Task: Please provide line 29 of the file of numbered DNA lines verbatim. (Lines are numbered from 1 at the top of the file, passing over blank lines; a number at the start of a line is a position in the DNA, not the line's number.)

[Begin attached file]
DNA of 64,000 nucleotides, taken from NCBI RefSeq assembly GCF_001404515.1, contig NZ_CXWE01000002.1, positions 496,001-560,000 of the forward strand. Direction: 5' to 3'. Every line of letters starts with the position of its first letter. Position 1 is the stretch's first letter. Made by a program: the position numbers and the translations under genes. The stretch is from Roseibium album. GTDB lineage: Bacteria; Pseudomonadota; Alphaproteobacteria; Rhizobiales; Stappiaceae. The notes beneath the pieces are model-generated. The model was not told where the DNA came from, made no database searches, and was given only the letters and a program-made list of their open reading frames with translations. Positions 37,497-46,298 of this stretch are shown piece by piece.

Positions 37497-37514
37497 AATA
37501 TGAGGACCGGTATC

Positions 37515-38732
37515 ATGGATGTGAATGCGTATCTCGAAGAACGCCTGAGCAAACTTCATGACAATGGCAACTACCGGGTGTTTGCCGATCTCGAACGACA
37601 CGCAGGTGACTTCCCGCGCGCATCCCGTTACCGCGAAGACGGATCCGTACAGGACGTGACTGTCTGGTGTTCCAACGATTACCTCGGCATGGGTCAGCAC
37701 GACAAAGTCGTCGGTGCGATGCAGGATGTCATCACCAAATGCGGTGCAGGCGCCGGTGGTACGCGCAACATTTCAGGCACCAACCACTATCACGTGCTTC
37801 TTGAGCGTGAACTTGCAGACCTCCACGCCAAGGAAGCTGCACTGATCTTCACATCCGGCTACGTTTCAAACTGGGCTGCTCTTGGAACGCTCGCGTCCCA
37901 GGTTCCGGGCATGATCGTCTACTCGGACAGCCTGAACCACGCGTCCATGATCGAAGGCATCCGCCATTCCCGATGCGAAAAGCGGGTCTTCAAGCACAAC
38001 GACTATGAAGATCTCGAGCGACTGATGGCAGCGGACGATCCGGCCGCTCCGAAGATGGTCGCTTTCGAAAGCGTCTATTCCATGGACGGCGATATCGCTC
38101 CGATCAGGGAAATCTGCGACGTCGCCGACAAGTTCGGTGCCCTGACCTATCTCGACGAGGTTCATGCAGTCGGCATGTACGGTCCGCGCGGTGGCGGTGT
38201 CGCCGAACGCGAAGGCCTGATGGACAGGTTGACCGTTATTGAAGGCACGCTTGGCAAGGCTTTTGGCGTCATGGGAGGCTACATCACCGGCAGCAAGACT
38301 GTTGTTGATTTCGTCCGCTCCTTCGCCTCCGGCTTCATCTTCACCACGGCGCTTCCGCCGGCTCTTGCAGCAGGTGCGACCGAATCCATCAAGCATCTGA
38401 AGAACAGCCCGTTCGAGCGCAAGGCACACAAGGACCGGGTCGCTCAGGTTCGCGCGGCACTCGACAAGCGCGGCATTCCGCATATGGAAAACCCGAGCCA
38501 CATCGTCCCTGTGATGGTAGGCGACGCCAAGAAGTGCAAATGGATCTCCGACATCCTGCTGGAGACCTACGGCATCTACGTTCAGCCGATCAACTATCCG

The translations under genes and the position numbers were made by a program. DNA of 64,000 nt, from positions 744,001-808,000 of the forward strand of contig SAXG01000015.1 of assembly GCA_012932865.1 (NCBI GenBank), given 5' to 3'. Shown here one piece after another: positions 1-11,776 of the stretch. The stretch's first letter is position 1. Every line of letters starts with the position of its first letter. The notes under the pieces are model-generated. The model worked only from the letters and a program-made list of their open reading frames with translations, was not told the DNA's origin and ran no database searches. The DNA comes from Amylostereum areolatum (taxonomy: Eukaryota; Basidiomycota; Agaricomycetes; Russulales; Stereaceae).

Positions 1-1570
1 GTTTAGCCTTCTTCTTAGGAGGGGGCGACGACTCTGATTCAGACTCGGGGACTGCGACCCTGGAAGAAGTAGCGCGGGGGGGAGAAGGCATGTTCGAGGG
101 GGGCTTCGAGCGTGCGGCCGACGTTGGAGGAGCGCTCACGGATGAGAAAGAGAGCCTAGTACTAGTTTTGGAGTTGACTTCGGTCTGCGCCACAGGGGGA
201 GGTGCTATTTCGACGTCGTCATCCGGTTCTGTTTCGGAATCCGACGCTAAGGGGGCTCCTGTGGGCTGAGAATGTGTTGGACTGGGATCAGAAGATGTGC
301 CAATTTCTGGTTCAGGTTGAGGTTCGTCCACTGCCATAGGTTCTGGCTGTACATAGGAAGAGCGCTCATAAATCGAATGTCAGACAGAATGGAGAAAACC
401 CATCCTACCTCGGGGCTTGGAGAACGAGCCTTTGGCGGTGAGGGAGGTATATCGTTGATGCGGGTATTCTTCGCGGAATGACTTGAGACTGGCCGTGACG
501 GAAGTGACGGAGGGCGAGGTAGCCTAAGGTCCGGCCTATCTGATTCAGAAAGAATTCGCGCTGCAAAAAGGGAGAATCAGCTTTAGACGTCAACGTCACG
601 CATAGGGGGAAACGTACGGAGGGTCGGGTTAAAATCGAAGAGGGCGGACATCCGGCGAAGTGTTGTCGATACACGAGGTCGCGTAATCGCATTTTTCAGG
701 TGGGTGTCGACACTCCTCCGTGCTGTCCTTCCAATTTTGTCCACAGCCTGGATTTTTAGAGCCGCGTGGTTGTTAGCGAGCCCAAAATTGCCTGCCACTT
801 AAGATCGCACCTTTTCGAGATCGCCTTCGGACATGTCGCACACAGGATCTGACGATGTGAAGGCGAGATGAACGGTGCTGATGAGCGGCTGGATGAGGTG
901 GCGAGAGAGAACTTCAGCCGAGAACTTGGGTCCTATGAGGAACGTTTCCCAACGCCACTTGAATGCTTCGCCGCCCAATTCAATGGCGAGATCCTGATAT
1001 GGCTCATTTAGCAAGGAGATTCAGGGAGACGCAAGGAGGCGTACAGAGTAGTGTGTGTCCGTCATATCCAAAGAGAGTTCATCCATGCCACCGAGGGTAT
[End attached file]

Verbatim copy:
1001 GGCTCATTTAGCAAGGAGATTCAGGGAGACGCAAGGAGGCGTACAGAGTAGTGTGTGTCCGTCATATCCAAAGAGAGTTCATCCATGCCACCGAGGGTAT